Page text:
QUEEN STREET MASONIC
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Whilst the surrounding area is changing beyond all recognition, the hall remains virtually as II was 213 years ago with its plaster panelled walls ornamental carvings with original gold leaf and valuable early 18th century furniture. The house next door was purchased in i890 and converted into a dining room at the same time installing a kitchen (coal fired, of course) in the basement. Until then the meals were brought in from one of the local hotels and eaten in the hall. A small extension was added in 1923 to provide a new entrance hall, toilet facilities and a caretaker's flat. At the same time, gas was brought into the building to replace coal for heating and cooking. The dining hall was extended in 1990 10 accommodate the same number as could be seated in the Hall. The importance of the Hall to the heritage of the nation was recognised in 1973 when it became a Grade l Listed Building thereby putting it in the same league as the great cathedrals and stately homes of England.
The Hall has served the members of Phoenix Lodge well over the years and continues to do so. A recent structural survey concluded that the Hall is structurally sound and with careful maintenance should survive for another 213 years. The building does however require external cosmetic work to restore it to its full Grade I listed status as well as improvements to the internal facilities to make the building more manageable and fit for the purpose for which it is used. The importance that the hall has not only to Freemasonry but also to the heritage of the nation is fully recognised and a programme of work to restore the building and preserve it for future generations has been embarked upon. Without the preservation work the building will decay and the magnificent Hall lost forever.
The underlying theme behind this work is the openness that English Freemasonry is now promoting. The preservation work will be done in stages as finance becomes available culminating in the building of a extension with an Egyptian style facade to house a Masonic Heritage Centre and exhibition suite. This will be used to increase public awareness in Freemasonry with exhibitions and the promotion of freemasonry within the community as well as providing historical information for freemasons. The centre-piece of the heritage Centre will of course, be the hall. The Heritage Centre Trust has already been set up and has recently applied for charitable status which, if successful, Lucinda Lambton, the broadcaster and historian, has agreed to become patron. Her great, great, great, great, grandfather, William Henry Lambton and his son, John George Lambton, the 1st Earl of Durham, were both involved in the early years of the Hall as Provincial Grand Masters of Durham.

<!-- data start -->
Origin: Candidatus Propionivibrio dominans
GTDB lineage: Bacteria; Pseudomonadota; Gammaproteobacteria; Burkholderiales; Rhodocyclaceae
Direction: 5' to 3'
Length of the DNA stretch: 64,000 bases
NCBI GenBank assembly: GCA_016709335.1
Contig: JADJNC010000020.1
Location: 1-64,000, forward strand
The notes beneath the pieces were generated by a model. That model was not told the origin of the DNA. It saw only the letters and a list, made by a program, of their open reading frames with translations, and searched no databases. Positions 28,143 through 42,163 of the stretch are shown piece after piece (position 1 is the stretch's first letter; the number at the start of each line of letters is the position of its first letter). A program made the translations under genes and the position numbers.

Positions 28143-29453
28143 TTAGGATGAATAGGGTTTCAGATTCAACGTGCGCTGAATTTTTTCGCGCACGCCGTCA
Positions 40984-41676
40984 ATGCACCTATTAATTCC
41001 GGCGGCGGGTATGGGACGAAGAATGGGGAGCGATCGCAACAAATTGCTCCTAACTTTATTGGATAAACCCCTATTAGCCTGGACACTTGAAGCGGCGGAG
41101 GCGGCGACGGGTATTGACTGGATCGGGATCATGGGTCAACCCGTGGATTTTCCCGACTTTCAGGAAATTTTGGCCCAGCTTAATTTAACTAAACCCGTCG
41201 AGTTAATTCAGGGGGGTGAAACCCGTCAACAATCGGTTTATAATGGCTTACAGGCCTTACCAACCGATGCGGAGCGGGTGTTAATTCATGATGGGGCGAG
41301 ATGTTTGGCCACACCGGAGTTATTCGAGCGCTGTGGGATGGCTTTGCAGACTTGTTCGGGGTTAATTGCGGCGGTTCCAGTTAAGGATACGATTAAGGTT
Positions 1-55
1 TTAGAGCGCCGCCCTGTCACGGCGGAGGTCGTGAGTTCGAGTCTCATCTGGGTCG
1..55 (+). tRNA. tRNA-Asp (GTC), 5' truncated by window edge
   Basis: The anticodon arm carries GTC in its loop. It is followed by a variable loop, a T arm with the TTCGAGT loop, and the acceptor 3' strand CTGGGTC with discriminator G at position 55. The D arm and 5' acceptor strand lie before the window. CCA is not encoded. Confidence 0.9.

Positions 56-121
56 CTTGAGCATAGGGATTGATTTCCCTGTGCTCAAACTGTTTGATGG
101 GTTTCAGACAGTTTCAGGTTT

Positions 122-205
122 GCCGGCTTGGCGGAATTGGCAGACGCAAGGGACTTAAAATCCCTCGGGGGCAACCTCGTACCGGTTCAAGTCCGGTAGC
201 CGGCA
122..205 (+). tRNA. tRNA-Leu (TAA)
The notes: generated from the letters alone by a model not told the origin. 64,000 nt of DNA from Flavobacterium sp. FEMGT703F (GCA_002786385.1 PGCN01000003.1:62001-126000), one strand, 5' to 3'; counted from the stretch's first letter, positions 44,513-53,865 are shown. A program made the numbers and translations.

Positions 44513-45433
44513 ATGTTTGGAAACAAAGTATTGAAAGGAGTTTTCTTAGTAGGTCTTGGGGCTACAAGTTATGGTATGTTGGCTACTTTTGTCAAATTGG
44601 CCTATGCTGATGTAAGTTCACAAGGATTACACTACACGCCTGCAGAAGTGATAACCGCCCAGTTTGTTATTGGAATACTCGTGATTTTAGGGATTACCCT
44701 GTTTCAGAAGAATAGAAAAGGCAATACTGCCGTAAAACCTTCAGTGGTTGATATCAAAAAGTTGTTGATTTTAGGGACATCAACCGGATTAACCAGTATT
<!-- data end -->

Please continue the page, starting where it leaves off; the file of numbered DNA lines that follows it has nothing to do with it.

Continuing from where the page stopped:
All restoration and preservation schemes require finance and the process of identifying resources of local and national grant aid is in hand. Even with grants and internal fundraising activities, there will be a shortfall in the finance required. Would you like to help in the preservation of the Hall?
There are various ways in which you can help. You could become a "Friend of Phoenix Hall" where you can become a Life patron, Vice-Patron or Member for £100, £50, and £25 respectively. For this you will receive a certificate. You could also make a cash donation of any amount if you so wish. All donations will be acknowledged. If you wish to contribute towards the preservation of this important building or would like further information on how you can do so, please contact Keith Herbert at 36 Sutherland Grange, New Herrington, HOUGHTON LE SPRING, DH4 4UT. Cheques should be made payable to "Queen Street Masonic Heritage Centre Ltd". If you would like further information on the Hall itself, the preservation scheme or the Heritage Centre, please contact Colin Meddes at 2 Brackenwood Grove, SUNDERLAND, SR2 9ED England (tel: +44 0191 522 0115).
© Queen Street Masonic Heritage Centre Ltd